Once an attacker has access to the root user’s credentials, they can use them to access and manipulate the entire AWS environment, including sensitive resources such as data, applications, and infrastructure. They can also potentially access or compromise other user accounts and grant themselves additional permissions.
It is important to keep MFA enabled for the root user to maintain a strong security posture and prevent unauthorized access to sensitive information. Additionally, organizations should follow best practices for securing AWS environments, including the use of role-based access controls, logging, and monitoring to detect and respond to potential security incidents.
Listing Amazon S3 buckets can be considered a form of cloud infrastructure discovery because it provides information about the structure and content of a target’s cloud environment.
Amazon S3 is a popular cloud storage service that allows organizations to store and retrieve data in the cloud. When an attacker lists the S3 buckets in a target’s environment, they can gain insights into the structure and content of the target’s cloud infrastructure, including the types of data that are stored, the size of the data, and the permissions that are associated with the data.
This information can be valuable to an attacker as they plan their attack and determine which resources and data to target. For example, an attacker may use the information obtained through S3 bucket enumeration to identify sensitive data that is stored in the cloud, or to identify S3 buckets that have misconfigured permissions that allow for public access.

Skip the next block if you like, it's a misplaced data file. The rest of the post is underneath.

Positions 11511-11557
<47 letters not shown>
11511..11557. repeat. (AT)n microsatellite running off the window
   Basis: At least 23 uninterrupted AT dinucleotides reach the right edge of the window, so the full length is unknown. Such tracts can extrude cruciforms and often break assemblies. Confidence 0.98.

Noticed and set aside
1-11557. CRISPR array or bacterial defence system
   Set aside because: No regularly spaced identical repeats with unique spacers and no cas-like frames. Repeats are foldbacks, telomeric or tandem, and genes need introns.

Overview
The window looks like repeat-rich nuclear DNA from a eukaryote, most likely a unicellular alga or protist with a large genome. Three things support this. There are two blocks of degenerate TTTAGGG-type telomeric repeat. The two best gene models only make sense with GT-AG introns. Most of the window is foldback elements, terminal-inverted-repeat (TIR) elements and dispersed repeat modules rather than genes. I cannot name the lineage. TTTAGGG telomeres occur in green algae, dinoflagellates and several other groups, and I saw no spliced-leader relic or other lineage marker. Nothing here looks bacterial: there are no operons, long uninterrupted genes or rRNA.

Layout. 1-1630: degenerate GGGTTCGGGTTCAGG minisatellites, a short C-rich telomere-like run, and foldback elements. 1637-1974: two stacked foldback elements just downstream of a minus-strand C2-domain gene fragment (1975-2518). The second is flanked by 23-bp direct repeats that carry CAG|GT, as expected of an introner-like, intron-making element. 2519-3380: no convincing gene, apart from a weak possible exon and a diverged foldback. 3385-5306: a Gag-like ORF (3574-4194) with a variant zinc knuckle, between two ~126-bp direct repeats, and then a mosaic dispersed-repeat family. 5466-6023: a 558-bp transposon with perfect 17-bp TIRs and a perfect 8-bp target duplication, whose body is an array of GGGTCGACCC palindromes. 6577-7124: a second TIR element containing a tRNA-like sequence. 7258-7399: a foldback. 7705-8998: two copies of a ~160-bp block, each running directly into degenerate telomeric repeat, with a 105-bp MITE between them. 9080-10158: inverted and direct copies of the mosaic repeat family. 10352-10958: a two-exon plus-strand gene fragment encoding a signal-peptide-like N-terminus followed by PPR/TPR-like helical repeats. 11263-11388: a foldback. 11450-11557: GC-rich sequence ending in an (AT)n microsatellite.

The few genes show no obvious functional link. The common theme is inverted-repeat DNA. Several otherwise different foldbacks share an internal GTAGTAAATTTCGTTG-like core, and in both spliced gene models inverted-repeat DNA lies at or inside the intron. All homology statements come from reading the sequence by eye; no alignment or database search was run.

To prevent cloud infrastructure discovery, organizations should implement security measures such as access controls and encryption to restrict unauthorized access to their S3 buckets, and regularly review and monitor the permissions and configurations of their S3 buckets to ensure that they are properly secured. Additionally, organizations should implement logging and monitoring systems to detect and respond to potential security incidents, and follow security best practices such as the principle of least privilege.
- rule: List Buckets desc: Detects listing of all S3 buckets. condition: ct.name="ListBuckets" and not ct.error exists output: A list of all S3 buckets has been requested. (requesting user=%ct.user, requesting IP=%ct.srcip, AWS region=%ct.region, host=%ct.request.host) priority: WARNING enabled: false tags: - aws - T1580 - discovery - cloud_infra_discovery source: aws_cloudtrailCode language: PHP (php)
Note: This rule is not enabled by default.
Change the setting ‘enabled’ to ‘true’ in order to avail of this Falco rule.